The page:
The One Email Trick That Keeps My Inbox In Shape


Email is a real pain point when it comes to truly being productive. I’ve discussed a slew of thoughts on email strategies at length here at the blog and dedicated a section of The Productivityist Workbook to email management, but if you’re looking for one trick you can use to get your inbox in better shape now, then you’re in luck. This trick is going to pay off huge dividends if you make the switch and stick with it.

The one email trick I’ve used to keep my inbox in shape is to sort my incoming mail so that the oldest email is the ones I see first. I go by the “first in, first out” rule, and it works.

I’ve heard from many people who I have encouraged to do this that they’ve pared down the emails in their inbox drastically. One individual just this past week said they were able to eliminate 300 emails in 20 minutes simply by switching to the same view I use.

There’s no reason you can’t do this. Gmail has this feature. (Note: Gmail’s web interface no longer allows for date sorting. I’d suggest you use a native application like the ones mentioned below to regain the ability to do this.) Outlook has this feature. Native email applications like Postbox,, and Airmail have the ability to sort emails from oldest to newest. Simply by “flipping the switch” you can discover any stale emails and deal with them now instead of later — and no email should be dealt with too late if you maintain this sorting method.

Flip the switch on your email sorting method for a week (or, better still, 39 days). I’ll bet your inbox — and you — will be in better shape by doing so.

Photo credit: ColinBroug via SXC.HU


    • says

      You’re right. With the new interface on the web version, the ability to have the oldest emails appear first is no longer available – not even through a Labs feature. I’ve corrected that in the piece (I don’t use the web version any longer and haven’t since before that change was made). I’d suggest that if you’d like to be able to do this that you use an application like I’ mentioned (Postbox,, Airmail, etc.) in stead of using the web interface.

    • says

      With the new way Gmail has inboxes laid out, that ability is no longer available. I’ve corrected the post to indicate that if you want that, then use an application for email rather than the web interface. Hopefully when you whittle down your inbox by doing what I’ve recommended, the amount of email that you’d need to sort/adjust views for will be lessened anyway – then maybe you could go back to the web interface! Thanks again for reading.

  1. StraightGoose says

    Mike – I respectfully disagree. I do the following after returning from a week’s vacation and have a 1,000+ emails (right number of zeros :-) in Outlook. 1) sort by person – you can immediately handle items you don’t filter that should be deleted. 2) sort by subject**the key. Scan the subject lines for what may be hot topics and start there. It is possible the request or issue has been completed or resolved. Usually you just have to read the newest of those if everyone stayed within the thread and they can be filed approproately saving a tremendous amount of time.

  2. StraightGoose says

    For those of you in Gmail who care about sorting by person, subject, mailing list, shopping site…..I recommend I was a charter member before they decided to charge for it. I use gmail for my personal email and I was able to set up rules, etc. I just made the decision that leaving emails in the inbox is fine as I hardly have any tasks related to it. For those items, I would just email to my outlook account for processing.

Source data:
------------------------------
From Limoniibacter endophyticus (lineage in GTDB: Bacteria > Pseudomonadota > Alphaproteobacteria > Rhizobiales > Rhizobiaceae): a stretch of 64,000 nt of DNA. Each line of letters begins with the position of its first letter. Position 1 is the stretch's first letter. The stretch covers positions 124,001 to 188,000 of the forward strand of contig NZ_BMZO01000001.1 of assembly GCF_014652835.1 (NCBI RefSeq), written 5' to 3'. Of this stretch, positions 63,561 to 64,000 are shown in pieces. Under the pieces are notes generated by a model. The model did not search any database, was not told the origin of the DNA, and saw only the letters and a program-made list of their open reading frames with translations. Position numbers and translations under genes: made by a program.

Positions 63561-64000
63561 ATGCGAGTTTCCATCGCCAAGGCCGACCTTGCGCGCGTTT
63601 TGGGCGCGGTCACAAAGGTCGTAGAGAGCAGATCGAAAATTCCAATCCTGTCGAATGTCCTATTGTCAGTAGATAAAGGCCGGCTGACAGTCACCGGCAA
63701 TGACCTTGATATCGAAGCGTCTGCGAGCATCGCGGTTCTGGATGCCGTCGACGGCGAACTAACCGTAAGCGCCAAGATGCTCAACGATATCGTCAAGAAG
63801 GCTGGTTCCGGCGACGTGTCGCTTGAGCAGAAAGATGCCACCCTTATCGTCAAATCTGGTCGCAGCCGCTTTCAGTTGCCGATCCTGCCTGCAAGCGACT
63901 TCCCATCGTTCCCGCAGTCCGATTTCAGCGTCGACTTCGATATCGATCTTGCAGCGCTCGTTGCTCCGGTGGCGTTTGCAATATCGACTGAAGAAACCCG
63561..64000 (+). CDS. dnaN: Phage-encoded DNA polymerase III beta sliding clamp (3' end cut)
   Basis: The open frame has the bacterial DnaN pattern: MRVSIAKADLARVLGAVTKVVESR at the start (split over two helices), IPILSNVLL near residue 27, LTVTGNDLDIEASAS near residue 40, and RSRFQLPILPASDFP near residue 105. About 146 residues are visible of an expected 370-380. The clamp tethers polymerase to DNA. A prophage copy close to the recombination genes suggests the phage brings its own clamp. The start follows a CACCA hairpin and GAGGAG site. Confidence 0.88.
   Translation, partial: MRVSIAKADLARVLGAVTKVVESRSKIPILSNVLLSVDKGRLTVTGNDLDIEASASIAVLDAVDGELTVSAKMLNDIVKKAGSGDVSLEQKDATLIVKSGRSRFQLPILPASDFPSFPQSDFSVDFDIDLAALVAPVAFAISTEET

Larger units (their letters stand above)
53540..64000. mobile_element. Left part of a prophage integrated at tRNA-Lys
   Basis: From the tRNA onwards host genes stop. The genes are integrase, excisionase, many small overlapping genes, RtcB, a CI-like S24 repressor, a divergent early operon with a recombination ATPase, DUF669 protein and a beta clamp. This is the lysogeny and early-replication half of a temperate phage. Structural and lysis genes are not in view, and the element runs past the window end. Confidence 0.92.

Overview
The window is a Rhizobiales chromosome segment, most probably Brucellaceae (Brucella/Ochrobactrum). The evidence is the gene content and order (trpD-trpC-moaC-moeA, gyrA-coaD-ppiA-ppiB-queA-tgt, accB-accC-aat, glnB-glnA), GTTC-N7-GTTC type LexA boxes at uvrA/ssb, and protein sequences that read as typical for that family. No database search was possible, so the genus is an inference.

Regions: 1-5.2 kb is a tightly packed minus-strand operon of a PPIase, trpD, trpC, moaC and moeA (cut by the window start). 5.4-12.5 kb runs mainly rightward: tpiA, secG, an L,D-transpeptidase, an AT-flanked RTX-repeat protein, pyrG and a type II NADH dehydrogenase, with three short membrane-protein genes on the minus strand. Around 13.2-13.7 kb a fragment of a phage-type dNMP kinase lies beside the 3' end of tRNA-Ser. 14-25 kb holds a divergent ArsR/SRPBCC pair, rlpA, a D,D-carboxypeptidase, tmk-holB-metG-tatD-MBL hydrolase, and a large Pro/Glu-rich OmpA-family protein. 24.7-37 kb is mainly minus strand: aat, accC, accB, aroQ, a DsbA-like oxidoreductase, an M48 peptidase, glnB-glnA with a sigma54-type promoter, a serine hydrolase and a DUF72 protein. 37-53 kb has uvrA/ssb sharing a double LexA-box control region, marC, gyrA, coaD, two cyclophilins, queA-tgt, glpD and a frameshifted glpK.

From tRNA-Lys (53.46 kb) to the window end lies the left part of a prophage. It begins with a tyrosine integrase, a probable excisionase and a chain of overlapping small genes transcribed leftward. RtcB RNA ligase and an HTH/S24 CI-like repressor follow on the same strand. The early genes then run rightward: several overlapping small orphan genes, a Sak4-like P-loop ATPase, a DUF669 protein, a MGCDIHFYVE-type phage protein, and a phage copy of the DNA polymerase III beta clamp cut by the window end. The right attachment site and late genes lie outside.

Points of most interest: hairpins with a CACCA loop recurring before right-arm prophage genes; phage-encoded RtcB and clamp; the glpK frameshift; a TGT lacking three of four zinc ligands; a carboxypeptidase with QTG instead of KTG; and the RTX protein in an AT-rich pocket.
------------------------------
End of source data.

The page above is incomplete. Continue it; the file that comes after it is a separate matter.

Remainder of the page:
3. says

    I’d like to put another recommendation for Airmail. I like applications to be simple to use, yet easy on the eye, especially when I find myself potentially spending a lot of time in them. Airmail and are like chalk and cheese when it comes to presentation.

    The integration with OmniFocus out of the box is really nice, as well as BusyCal and Evernote – all apps I use day to day so it’s a No-brainer.

    As for iOS, I’m half Gmail, half Office 365 for the different hats I wear so as great as it is, Dispatch doesn’t work for me. Boxer is my app of choice for this situation. Smart integration with both Sandbox and Evernote, customisable swipes and it’s updated on a regular basis.

  4. says

    I keep 3 separate email accounts (2 work & 1 personal) at inbox zero everyday by using and handle. I would strongly encourage you to look into them. is a daily summary of your subscription emails, and handle is an app with GTD built in using calendar, tasks, and email.

  5. says

    Back in the mid-to-late 90s whichever email client I first used — I can’t even remember the name of it now — did this by default, and so did those that followed up until I switched to Gmail in 2004. I preferred Gmail in pretty much every way, but before switching, having my inbox under control and processed each day was just something that I got done without thinking twice about — if I had read about people discussing strategies like Inbox Zero at the time, I’d have likened it to coming up with strategies for checking the mailbox in front of my house: a mountain out of a molehill. I had similar volumes of email coming in to what I’d experience in the Gmail/Web 2.0 era, sans filterable service notification spam and its relatives.

    After switching to Gmail the relaxed ease with which email was dealt with disappeared, and not long after that switch is when I took an interest in productivity which eventually lead to me writing about it for Lifehack, etc. At the time I thought it was just a matter of having to adjust to a new layout after many years of three-pane, oldest-to-newest layouts. Turns out it had to do with the difference in approach that dealing with things as people put them ‘on top of the pile’ brought. Great advice Mike.


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